Deer population makes Shelby County driving dangerous

(WMC-TV) – A Memphis woman says an increase in the local deer population created a hazard that nearly claimed her life.

Linda Leake was driving on 385 one February evening when a deer jumped through her windshield. The windshield was almost torn off the frame and the windshield wipers were buckled over the dashboard.

"There was a doe leaping in the air and, of course, I couldn't see it because it was very dark," said Leake.

Leake was driving 65 miles per hour on 385, between Forest Hill Irene and Houston Levee, when the 125 pound deer hurtled through the windshield.

Leake said both the windshield and the deer landed inside her van after the crash. The impact knocked her out.

She coasted along 385, unconscious, and eventually woke up while her vehicle was still in motion.

"My face felt very funny," she said. "It was real numb feeling. I knew something wasn't right. So I thought I've just got to pull over to the shoulder to see what's going on."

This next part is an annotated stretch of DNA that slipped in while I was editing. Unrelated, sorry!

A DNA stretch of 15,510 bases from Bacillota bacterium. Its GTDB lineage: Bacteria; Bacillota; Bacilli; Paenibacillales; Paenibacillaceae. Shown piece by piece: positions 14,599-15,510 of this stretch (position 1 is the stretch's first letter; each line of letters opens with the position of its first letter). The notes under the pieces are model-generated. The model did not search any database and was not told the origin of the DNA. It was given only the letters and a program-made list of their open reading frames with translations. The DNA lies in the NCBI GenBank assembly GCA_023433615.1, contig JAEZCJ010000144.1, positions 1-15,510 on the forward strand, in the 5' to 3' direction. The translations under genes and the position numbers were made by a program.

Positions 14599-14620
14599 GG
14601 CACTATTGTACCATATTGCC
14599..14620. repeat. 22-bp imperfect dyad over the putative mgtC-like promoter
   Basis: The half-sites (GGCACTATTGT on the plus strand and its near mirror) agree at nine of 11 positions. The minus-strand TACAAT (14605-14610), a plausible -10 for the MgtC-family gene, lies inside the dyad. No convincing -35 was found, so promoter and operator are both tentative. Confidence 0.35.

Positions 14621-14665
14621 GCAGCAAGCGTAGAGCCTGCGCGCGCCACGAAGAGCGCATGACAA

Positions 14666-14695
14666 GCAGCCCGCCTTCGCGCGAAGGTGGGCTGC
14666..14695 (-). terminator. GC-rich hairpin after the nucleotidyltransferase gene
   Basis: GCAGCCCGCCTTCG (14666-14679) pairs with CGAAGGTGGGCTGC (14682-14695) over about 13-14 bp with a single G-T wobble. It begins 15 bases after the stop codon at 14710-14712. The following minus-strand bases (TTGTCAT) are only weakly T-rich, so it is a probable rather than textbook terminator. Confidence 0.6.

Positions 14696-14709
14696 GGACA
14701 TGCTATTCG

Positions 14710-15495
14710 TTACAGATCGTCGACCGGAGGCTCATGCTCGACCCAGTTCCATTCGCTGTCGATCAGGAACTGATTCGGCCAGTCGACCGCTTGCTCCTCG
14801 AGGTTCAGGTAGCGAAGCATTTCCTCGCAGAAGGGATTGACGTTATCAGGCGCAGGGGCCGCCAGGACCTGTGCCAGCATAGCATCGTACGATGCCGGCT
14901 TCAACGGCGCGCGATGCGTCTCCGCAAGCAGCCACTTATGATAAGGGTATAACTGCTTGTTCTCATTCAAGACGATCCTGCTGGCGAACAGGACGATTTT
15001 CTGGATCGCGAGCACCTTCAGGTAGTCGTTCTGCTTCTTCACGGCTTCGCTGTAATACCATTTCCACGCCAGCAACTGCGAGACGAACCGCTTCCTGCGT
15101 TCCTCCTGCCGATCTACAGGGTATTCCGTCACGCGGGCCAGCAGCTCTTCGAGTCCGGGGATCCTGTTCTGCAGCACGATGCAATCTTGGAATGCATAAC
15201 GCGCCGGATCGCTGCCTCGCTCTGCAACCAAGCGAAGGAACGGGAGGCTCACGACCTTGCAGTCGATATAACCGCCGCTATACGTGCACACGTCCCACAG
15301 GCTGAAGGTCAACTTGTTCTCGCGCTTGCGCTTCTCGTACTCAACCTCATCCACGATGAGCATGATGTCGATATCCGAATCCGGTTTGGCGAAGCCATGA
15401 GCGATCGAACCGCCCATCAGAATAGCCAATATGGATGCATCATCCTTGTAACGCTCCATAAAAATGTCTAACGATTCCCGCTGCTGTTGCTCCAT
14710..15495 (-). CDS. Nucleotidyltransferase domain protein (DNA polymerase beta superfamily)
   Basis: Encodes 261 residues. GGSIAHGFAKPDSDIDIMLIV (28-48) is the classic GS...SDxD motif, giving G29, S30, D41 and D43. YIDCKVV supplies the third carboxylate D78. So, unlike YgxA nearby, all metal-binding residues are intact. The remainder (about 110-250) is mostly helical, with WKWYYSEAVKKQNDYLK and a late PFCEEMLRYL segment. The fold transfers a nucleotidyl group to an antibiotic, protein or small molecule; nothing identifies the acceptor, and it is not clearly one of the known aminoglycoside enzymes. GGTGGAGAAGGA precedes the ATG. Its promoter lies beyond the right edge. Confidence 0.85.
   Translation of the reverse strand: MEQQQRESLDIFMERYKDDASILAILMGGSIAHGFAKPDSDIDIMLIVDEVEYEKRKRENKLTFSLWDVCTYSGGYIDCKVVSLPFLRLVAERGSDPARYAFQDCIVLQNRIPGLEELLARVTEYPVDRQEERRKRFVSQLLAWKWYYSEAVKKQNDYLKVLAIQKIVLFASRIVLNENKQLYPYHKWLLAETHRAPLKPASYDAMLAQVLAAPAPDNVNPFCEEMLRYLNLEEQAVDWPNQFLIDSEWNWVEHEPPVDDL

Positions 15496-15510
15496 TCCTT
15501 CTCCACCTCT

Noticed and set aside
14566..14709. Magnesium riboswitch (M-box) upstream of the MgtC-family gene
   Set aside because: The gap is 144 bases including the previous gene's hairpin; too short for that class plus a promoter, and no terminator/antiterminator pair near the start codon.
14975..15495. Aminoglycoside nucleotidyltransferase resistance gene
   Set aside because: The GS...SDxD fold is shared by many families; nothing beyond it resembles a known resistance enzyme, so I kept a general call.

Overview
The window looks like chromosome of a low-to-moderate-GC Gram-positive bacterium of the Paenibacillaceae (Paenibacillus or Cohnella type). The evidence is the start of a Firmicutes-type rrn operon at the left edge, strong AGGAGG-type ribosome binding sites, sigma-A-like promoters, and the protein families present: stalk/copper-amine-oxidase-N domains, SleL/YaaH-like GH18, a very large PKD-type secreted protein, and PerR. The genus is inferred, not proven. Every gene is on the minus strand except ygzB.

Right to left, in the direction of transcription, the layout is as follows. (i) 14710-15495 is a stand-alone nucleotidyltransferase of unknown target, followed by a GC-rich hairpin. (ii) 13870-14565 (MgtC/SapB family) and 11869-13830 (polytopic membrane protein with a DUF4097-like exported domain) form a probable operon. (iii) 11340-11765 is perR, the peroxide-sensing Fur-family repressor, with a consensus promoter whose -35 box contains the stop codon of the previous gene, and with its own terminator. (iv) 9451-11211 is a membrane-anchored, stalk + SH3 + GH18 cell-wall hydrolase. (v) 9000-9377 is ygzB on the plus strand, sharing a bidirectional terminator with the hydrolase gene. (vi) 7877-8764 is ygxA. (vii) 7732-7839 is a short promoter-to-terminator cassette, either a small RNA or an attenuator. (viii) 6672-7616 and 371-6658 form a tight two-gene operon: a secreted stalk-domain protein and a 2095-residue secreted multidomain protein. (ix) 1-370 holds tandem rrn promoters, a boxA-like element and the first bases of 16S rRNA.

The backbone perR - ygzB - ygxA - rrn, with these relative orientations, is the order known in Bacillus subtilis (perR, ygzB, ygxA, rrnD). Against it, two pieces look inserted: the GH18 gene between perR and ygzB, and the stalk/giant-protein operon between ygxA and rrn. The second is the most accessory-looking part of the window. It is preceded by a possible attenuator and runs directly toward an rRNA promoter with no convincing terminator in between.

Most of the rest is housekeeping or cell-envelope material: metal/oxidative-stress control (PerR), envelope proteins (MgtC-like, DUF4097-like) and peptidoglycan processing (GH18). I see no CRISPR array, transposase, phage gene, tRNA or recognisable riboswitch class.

When Leake pulled over she reached up to look in the rear view mirror, but it wasn't there.

"I looked in the back and saw the deer on the floor."

Leake finally discovered her injuries after looking at herself in a hand mirror.

Luckily, she had the wherewithal to call her husband and hail down a truck.

"Somebody's going to get killed out there," she said. "I was just blessed, very fortunate that I wound up with a fractured nose and had one surgery."

According to the Tennessee Wildlife Resources Agency, the deer population in West Tennessee has grown to the point where "management efforts are focused at slowing or stabilizing herd growth."

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